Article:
Last year saw a movement towards the other extreme – the resurgence in advocating the use of flipcams and consumer cameras to record employees talking about their jobs – or worse – selling their job. I have nothing against this technology being used, but more about the way it is used.   The technique for produced engaging and genuine videos from interviews is not about sticking a camera in someone’s face and expecting them to relax.  The way in which the organisation and job is researched before hand contribute to a more natural interview that elicits a stronger and relevant response. And when the interview takes place we spend up to an hour beforehand with the lighting camera operator and the sound technician ensuring that the quality is the best we can achieve. The interviews often take around 30 minutes for what may end up as a 2 minute clip. You’ll be very lucky to walk up to someone with a flipcam and get that all important quote straight off the bat.

Few people will comment on good sound, but most will notice bad. Most people won’t notice a cut in an edit as if they do it’s generally a bad cut. And someone that comes across as relaxed and natural may have been completely the opposite for the first 15 minutes of the interview, but it’s unearthing those nuggets from the heart that give the film impact and engage with the audience. All of these elements require skill and knowledge of the subject and result in a stronger end product.

Danny Boyle is quoted as saying that 70% of film is sound. You can address something that visually isn’t perfect, but you can’t disguise bad sound. In post production we spend a lot of time in sourcing the right music which can make a dramatic difference to the tone and presentation of the final film.

8. If you’re filming wildlife, use someone who understands wildlife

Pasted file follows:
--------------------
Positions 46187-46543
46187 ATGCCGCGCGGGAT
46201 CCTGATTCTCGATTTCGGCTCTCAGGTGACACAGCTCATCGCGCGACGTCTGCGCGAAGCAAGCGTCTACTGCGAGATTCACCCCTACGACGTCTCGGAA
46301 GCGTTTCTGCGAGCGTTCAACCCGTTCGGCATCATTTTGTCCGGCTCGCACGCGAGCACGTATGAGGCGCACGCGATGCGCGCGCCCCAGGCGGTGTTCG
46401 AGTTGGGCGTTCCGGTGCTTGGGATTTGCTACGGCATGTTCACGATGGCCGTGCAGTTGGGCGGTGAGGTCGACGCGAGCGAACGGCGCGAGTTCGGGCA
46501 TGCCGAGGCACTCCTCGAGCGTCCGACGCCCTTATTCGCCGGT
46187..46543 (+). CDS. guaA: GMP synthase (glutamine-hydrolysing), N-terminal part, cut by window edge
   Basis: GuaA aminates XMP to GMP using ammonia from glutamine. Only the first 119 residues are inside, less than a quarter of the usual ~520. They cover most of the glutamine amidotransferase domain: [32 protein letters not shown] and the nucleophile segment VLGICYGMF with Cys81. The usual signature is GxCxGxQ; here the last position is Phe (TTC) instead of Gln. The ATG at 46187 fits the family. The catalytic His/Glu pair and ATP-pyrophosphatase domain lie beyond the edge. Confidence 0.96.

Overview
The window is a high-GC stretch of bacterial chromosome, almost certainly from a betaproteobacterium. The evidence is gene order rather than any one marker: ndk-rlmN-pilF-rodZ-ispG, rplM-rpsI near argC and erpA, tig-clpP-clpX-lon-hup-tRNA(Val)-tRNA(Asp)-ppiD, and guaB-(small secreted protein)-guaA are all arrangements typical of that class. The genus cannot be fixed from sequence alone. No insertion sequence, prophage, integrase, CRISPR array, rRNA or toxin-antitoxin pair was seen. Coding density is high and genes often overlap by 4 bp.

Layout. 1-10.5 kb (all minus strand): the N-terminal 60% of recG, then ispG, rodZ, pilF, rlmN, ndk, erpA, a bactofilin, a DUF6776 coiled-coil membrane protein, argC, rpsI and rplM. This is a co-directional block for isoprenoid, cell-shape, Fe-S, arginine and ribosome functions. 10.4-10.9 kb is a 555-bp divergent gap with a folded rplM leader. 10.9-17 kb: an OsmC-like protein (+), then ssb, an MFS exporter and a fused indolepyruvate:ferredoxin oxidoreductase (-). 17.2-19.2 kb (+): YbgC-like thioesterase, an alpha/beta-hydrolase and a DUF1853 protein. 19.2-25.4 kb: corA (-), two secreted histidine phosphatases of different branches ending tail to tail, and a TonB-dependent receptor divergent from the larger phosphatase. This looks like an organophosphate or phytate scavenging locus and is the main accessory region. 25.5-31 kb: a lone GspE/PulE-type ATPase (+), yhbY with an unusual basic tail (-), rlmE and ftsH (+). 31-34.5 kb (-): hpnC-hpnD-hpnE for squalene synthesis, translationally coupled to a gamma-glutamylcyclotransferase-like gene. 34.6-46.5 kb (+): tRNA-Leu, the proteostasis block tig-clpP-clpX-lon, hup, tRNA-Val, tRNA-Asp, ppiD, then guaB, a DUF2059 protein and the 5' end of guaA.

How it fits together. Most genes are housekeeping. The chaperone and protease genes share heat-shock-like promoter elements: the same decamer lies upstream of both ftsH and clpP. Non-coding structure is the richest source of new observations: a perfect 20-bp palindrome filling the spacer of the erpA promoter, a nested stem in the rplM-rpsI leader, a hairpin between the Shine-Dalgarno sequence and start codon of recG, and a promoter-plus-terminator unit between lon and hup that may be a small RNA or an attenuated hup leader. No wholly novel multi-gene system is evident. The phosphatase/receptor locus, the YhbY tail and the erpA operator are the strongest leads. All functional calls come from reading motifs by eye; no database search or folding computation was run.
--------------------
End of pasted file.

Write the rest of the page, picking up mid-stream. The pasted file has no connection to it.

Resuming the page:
Not that I’m comparing employees with wildlife, but there is a basic principle here that if the BBC were going to produce a wildlife documentary the first person they will call will be David Attenborough. The technical stuff can all be sorted later by recruiting in the right crew with the right gear in the right places. However, key to the success of the production is the understanding of the subject. Knowing how to approach it, how it will be used and the key points of interest to identify and show the audience.

It pays to work with people who understand the subject and have specific experience in employee communications. They will know what an organisation is trying to achieve quickly and will be as driven by the content and interest in the people and their work as the art of producing a film.

9. Don’t just make one-off videos: Produce Film about your organisation and its work

Due to production costs and the production process, it used to be the case that a video would be commissioned for one particular purpose and then distributed. Particularly, if you go back to the days of physical distribution on a video tape or even DVD. Now organisations are taking a look at how they use film from the very outset and edit a variety of content that can be utilised with different audiences. We have worked with clients where we might spend a week filming, but have edited various versions for teaser campaigns, recruitment through to induction, onboarding and employee engagement work. It is a cleverer and more efficient way of producing film and also ensures that the branding and values that the employee experiences are consistent and inline with the EVP.

10. Filming isn’t just the moment in front of the camera

There is a basic rule of thumb that we follow when someone comes to us and asks how long it will take or how much it will cost to produce a film. This ratio is 2:1:4 with the 2 being pre-production, 1 being a days filming and 4 the time to edit and post-production. Pre-production is vitally important. Everything from understanding the business, identifying the people who we need to talk to and understanding their roles, looking at how the film is going to be used as well as the logistics of scheduling and organising the shoot days. Because we rarely storyboard our films we end up working in a style closer to documentary filming which has a higher ratio of ‘unseen’ footage to that which makes the final film.  This means that the two stage editing process involves going through all the footage identify the relevant content to help tell the story and once this is finalised do we move onto the ‘online editing’ which is when the polishing takes place and the sound and music is added.

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About Nick Price

Employer branding and communications, insight and engagement, talent attraction and HR analytics